When it comes to treating alcohol and drug addiction, everyone has different needs. It is usually not diagnosed until your pattern of abuse has become problematic. Withdrawal symptoms can either be mild or severe depending on how many symptoms you’re experiencing. The effects of withdrawal symptoms are dangerous and uncomfortable especially if the alcohol or drug use is stopped suddenly. Detoxing from a serious substance abuse problem yourself is never recommended.
What Is Detox?
Detox is the first step for people who want to get better. Withdrawal symptoms can occur within 6-24 hours after your last drink or drug use. Common symptoms include:
- Delirium tremens
- Unstable blood pressure
For most drug addicts, the psychological burden of detox is apparent. They are likely fearful of both the loss of the alcohol or drug, and the undesirable mental, emotional, and physical effects of withdrawal. You should contact your doctor before starting any course of detoxification.
What To Expect During Detox Intake?
Detox programs offer care for mental and medical health as well as medications to help ease your symptoms. Depending on the severity of your disease, symptoms can last longer than a week. However, you’re likely to stick with the detox program when you are surrounded by medical staff to help. Detox programs usually start with an intake exam to establish the type of support you’ll need. They will discuss your health and drinking or drug history, draw blood, and administer tests to check your mental and physical health. Detox support includes medication for withdrawal symptoms and medical assistance for any other issues that arise. The goal of the staff at a detox program is to get you in a state of mental and physical stability. During this process, you will have your heart rate, blood pressure, and breathing frequently checked.
Patients who are open and honest and don’t omit any details will receive the best detox benefits available. Leaving any vital information out for whatever reason can lead to health complications and an inadequate detox process overall. Without knowledge of the type of drugs and the amount of abuse by the patient, the detox physicians aren’t able to provide the best level of care. Initial screenings are done to test the levels of chemicals in the addict’s blood and urine. Most rehab centers will also have the patients undergo a physical assessment and check for tuberculosis. Once the detox intake process is complete, the patients can tour the facility premises and amenities will be explained. After the tour, the patient is showed to their room where they will stay for the duration of their treatment.
Types of Programs
There are rehabilitation centers that offer detox programs and others that don’t. The two types of basic detox programs are inpatient and outpatient. Inpatient treatment requires that you live in a detox clinic, rehab center, or hospital. During your stay, you’ll be cared for 24/7. With outpatient treatment, you can get better in the comfort of your home while seeking help during the day. Many people who either can’t take time off work, or don’t have a severe substance abuse problem choose this option.
Inpatient programs offer more services but are more expensive than outpatient options. Rehab centers can provide other services such as counseling, job assistance, and life skills training to prevent relapse. Outpatient rehab usually lasts for 1-3 months and are crucial for those who are struggling with a serious drug or alcohol addiction. If you feel like you can handle staying sober at home, outpatient may be a better fit.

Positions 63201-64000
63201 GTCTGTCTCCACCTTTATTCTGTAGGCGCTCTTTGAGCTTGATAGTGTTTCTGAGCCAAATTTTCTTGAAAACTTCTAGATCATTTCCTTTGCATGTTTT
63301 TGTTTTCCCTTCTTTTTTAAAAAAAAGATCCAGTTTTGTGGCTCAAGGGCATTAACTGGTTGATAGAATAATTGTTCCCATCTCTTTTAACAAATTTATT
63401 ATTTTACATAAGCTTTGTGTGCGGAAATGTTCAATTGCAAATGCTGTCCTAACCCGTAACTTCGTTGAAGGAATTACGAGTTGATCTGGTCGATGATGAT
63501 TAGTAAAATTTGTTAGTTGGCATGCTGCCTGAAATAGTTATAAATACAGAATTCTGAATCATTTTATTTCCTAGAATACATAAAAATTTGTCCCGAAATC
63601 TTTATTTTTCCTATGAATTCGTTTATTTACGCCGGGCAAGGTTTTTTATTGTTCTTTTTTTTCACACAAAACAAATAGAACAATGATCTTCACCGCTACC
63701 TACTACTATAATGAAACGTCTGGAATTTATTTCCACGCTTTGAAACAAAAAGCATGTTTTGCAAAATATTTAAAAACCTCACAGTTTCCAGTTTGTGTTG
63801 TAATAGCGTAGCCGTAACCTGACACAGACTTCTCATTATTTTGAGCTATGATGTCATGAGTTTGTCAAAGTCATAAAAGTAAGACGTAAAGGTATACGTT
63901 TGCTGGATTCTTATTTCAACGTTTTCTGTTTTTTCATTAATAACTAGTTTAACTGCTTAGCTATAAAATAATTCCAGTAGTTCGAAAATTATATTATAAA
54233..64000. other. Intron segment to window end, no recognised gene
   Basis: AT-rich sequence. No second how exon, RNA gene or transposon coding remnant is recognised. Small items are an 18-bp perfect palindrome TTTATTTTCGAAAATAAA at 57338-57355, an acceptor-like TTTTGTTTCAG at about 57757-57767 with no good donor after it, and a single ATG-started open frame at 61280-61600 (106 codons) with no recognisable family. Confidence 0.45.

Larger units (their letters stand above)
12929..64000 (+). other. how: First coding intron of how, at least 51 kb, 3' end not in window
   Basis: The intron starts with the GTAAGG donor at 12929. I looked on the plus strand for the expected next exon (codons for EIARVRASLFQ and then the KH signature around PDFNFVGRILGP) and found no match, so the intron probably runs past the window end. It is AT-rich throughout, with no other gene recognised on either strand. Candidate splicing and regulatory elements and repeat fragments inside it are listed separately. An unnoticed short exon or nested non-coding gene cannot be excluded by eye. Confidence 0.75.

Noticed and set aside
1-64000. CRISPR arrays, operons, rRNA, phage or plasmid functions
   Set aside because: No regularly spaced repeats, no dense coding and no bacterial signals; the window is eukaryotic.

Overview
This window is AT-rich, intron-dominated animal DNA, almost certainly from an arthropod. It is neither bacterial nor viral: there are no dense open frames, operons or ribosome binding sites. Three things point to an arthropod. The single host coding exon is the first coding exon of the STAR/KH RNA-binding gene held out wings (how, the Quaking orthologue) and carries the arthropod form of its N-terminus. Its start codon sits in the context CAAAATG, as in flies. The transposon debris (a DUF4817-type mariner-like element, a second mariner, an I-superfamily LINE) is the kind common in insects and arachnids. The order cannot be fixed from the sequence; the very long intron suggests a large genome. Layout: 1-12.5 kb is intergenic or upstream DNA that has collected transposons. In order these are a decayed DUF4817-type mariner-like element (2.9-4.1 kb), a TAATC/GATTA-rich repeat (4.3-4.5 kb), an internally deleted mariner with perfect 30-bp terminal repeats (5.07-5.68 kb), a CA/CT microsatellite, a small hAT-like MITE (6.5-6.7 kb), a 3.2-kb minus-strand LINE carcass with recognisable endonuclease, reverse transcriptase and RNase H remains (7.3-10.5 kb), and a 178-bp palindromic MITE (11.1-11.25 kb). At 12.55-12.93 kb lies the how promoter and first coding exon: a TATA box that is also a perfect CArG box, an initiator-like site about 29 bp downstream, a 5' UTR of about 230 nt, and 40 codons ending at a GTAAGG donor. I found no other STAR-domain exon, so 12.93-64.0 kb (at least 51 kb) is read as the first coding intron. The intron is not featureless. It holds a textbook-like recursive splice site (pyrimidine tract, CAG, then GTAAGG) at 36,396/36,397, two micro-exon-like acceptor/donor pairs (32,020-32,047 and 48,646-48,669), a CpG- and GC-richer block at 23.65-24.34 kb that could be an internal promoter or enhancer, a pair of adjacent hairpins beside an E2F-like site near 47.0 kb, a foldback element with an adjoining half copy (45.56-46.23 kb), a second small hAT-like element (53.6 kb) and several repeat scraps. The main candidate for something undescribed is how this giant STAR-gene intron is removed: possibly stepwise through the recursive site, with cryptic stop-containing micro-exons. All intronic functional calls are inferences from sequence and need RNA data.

How To Choose A Program
Begin with a list of your wants and needs when it comes to your mental health and medical condition. You’ll want to make sure that the detox intake provides services for that. A program you can afford that has a trained staff and a high success rate is the most crucial. Ask important questions including:
- Do you take insurance?
- Do you provide aftercare?
- Is the staff fully trained and licensed?
- How do you help prevent relapse?
- Do you offer counseling?
Medications To Treat Withdrawal During Detox Intake
Professionals who are licensed and trained in detoxification can treat the unfortunate effects of withdrawal. The detox intake process includes medications to help make the process more tolerable and safer for the patient. These medications can be administered in either an outpatient or inpatient facility. Depending on the type of drug used, the volume that was taken, and the length of time of use, you will be treated as follows:
- Methadone and Suboxone are approved by the U.S. Food and Drug Administration to treat opioid withdrawal.
- Benzodiazepine withdrawal requires the patient to continue taking benzodiazepines and slowly decreasing their intake.
- Benzodiazepines are also prescribed to treat cocaine and methamphetamine withdrawal due to their calming effects.
The road to recovery is a difficult one to travel, and relapse for most is inevitable. You should consult with your treatment center regarding follow-up care for at least a year. You have several options including private therapy, 12-step programs, and group therapy counseling. Any addiction specialist will tell you that the detoxification process should occur in a specialized facility. They will help you curb cravings and temper any drug impulses. Addiction specialists will administer the proper medications to treat your withdrawal symptoms safely. They will provide support and help you through the psychological challenges that detox presents.
If you’re ready to live a life you never thought possible, find treatment and recovery services for substance abuse. They can get you to help set up a drug-free workplace, and learn how to prevent drug and alcohol problems. Call us today 877-497-6180